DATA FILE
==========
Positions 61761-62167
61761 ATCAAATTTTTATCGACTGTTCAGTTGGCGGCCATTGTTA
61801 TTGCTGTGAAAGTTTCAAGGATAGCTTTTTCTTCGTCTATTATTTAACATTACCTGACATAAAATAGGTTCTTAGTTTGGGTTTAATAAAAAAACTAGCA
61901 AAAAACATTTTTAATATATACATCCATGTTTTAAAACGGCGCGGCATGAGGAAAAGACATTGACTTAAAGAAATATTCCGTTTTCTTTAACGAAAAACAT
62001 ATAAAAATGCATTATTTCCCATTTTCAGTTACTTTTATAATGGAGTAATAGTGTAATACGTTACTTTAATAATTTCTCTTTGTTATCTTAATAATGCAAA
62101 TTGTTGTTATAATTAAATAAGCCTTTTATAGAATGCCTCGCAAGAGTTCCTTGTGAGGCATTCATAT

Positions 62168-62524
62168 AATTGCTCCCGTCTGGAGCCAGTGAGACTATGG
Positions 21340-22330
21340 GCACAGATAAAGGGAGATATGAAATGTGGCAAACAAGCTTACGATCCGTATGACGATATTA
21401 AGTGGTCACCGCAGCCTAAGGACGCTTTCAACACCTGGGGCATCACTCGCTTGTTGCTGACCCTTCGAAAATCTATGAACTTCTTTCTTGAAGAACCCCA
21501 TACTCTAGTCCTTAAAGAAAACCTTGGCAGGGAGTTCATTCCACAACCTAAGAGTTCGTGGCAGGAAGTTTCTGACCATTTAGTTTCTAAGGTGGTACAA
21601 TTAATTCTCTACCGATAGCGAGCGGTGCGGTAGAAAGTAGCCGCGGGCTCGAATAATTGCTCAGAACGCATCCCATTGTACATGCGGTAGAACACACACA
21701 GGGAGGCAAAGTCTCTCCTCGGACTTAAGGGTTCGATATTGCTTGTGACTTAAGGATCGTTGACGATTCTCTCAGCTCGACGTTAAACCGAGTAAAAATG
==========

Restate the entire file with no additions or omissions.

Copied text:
Positions 61761-62167
61761 ATCAAATTTTTATCGACTGTTCAGTTGGCGGCCATTGTTA
61801 TTGCTGTGAAAGTTTCAAGGATAGCTTTTTCTTCGTCTATTATTTAACATTACCTGACATAAAATAGGTTCTTAGTTTGGGTTTAATAAAAAAACTAGCA
61901 AAAAACATTTTTAATATATACATCCATGTTTTAAAACGGCGCGGCATGAGGAAAAGACATTGACTTAAAGAAATATTCCGTTTTCTTTAACGAAAAACAT
62001 ATAAAAATGCATTATTTCCCATTTTCAGTTACTTTTATAATGGAGTAATAGTGTAATACGTTACTTTAATAATTTCTCTTTGTTATCTTAATAATGCAAA
62101 TTGTTGTTATAATTAAATAAGCCTTTTATAGAATGCCTCGCAAGAGTTCCTTGTGAGGCATTCATAT

Positions 62168-62524
62168 AATTGCTCCCGTCTGGAGCCAGTGAGACTATGG
Positions 21340-22330
21340 GCACAGATAAAGGGAGATATGAAATGTGGCAAACAAGCTTACGATCCGTATGACGATATTA
21401 AGTGGTCACCGCAGCCTAAGGACGCTTTCAACACCTGGGGCATCACTCGCTTGTTGCTGACCCTTCGAAAATCTATGAACTTCTTTCTTGAAGAACCCCA
21501 TACTCTAGTCCTTAAAGAAAACCTTGGCAGGGAGTTCATTCCACAACCTAAGAGTTCGTGGCAGGAAGTTTCTGACCATTTAGTTTCTAAGGTGGTACAA
21601 TTAATTCTCTACCGATAGCGAGCGGTGCGGTAGAAAGTAGCCGCGGGCTCGAATAATTGCTCAGAACGCATCCCATTGTACATGCGGTAGAACACACACA
21701 GGGAGGCAAAGTCTCTCCTCGGACTTAAGGGTTCGATATTGCTTGTGACTTAAGGATCGTTGACGATTCTCTCAGCTCGACGTTAAACCGAGTAAAAATG